Tag Archives: cor noltee, design thinking, design, art, education, curiosity, creativity

Building air and sand castles. Everything is connected. Part 26.

19 nov

This year I explored the Dutch Design Week. For me it’s the event of the year and this year I took the time to see and read ALL works at the Design Academy Eindhoven graduation show. It took me 3 days to read the book (460 pages) and see my selection of work and speak to the alumni. I’m sharing some of my favorite works on this blog connecting the works by Tate Modern’s ‘Ways of Looking’. Want to know more about Tate Modern’s ‘Ways of Looking’? Look here.

My last post was about ‘Afvalbank’, a bench you can kick litter in by Wouter Vastenouw.

What is it? The object.

A bench? A bin? A garbage game? A campaign about ‘litter on the street awareness’?

What is it about? The subject.

Encourage people to play? Cleaning the streets?

Today I will use the subject ‘Encourage people to play’ to make  a connection with the graduation work of Snir Gedasi:

“Children in war zones are forced to stay in an underground shelter. They lose their freedom, the ability to explore their surrounding and their childhood.

Safe Ground is an aboveground modular shelter (with an angle that provides more possibilities according to the needed size and the surrounding) – Integrated playground.

The time to run to a shelter is usually between 15 seconds and three minutes.
The proximity of the Safe Ground shelter shortens the time to run to a safe place.

Children can play outdoors and in case of a missile attack they are directly safe in the shelter.

Safe Ground is a Physical as well as mental protection that makes the experience of an attack and of the shelter a bit less cold and frightening.

The children as well as their parents can feel safer and more free.”

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And kids can even play in the dark:

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The opposite of play isn’t work but depression. I believe that if you take away the possibilities of children to play they will become depressed…..sooner or later.

Watch this great TED talk by Stuart Brown to learn more about the power of play:

I wonder how they get these concrete structures at their destination. What is they could make their own with this printer:

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It’s the Solar Sinter by Markus Kayser:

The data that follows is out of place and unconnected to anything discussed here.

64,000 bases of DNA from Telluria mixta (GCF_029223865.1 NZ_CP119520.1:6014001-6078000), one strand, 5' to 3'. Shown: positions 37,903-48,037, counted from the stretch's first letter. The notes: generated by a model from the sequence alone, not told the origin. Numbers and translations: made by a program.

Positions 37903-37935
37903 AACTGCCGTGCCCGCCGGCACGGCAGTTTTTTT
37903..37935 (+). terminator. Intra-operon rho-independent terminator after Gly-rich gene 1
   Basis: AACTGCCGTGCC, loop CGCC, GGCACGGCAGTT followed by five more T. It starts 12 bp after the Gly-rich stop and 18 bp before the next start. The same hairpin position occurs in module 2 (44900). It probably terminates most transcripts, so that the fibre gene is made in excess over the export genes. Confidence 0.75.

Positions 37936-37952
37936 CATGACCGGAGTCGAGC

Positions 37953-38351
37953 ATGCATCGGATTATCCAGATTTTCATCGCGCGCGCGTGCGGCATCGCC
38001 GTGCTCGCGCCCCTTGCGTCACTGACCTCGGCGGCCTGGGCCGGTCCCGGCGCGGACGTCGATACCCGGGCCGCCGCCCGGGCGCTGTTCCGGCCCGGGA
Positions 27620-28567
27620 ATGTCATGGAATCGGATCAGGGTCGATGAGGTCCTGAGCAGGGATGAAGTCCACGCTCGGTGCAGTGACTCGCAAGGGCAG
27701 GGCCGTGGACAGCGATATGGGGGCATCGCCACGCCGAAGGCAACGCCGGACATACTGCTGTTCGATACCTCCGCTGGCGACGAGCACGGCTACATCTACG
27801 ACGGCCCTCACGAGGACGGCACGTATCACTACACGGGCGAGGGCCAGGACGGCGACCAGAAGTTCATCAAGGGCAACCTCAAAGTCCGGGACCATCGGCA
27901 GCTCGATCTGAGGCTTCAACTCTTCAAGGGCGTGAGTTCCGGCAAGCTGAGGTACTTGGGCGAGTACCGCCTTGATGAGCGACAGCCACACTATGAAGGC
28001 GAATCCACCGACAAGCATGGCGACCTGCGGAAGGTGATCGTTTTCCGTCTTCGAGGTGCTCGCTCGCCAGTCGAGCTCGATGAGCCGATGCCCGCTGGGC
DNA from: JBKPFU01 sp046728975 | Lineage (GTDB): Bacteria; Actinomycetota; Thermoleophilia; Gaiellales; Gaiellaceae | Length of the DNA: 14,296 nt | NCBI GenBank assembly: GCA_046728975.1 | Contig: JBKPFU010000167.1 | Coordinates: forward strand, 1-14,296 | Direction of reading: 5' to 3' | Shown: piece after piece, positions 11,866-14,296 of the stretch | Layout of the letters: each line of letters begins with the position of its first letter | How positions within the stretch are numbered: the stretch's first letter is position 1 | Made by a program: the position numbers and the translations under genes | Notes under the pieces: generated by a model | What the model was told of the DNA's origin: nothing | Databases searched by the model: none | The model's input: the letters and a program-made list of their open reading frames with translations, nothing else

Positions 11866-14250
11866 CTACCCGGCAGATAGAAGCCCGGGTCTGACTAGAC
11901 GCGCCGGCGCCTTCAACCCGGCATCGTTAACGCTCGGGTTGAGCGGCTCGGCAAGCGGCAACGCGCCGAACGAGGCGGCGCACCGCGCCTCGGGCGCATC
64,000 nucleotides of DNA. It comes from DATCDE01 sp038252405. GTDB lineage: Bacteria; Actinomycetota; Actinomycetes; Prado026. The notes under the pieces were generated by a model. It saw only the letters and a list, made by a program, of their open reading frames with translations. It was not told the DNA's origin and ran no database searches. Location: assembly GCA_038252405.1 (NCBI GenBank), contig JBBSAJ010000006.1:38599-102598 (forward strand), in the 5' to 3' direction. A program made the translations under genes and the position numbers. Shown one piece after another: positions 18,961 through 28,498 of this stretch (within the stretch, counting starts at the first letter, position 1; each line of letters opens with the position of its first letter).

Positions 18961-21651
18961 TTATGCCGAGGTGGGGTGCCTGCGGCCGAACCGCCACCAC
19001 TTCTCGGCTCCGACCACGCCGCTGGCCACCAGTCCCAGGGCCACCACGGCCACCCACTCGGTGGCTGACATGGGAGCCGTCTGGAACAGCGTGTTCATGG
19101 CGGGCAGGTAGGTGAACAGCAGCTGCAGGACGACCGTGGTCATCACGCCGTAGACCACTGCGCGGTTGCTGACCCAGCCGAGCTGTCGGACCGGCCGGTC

“In August 2010 I took my first solar machine – the Sun-Cutter – to the Egyptian desert in a suitcase. This was a solar-powered, semi-automated low-tech laser cutter, that used the power of the sun to drive it and directly harnessed its rays through a glass ball lens to ‘laser’ cut 2D components using a cam-guided system. The Sun-Cutter produced components in thin plywood with an aesthetic quality that was a curious hybrid of machine-made and “nature craft” due to the crudeness of its mechanism and cutting beam optics, alongside variations in solar intensity due to weather fluctuations.

In the deserts of the world two elements dominate – sun and sand. The former offers a vast energy source of huge potential, the latter an almost unlimited supply of silica in the form of quartz. The experience of working in the desert with the Sun-Cutter led me directly to the idea of a new machine that could bring together these two elements. Silicia sand when heated to melting point and allowed to cool solidifies as glass. This process of converting a powdery substance via a heating process into a solid form is known as sintering and has in recent years become a central process in design prototyping known as 3D printing or SLS (selective laser sintering). These 3D printers use laser technology to create very precise 3D objects from a variety of powdered plastics, resins and metals – the objects being the exact physical counterparts of the computer-drawn 3D designs inputted by the designer. By using the sun’s rays instead of a laser and sand instead of resins, I had the basis of an entirely new solar-powered machine and production process for making glass objects that taps into the abundant supplies of sun and sand to be found in the deserts of the world.

My first manually-operated solar-sintering machine was tested in February 2011 in the Moroccan desert with encouraging results that led to the development of the current larger and fully-automated computer driven version – the Solar-Sinter. The Solar-Sinter was completed in mid-May and later that month I took this experimental machine to the Sahara desert near Siwa, Egypt, for a two week testing period. The machine and the results of these first experiments presented here represent the initial significant steps towards what I envisage as a new solar-powered production tool of great potential.”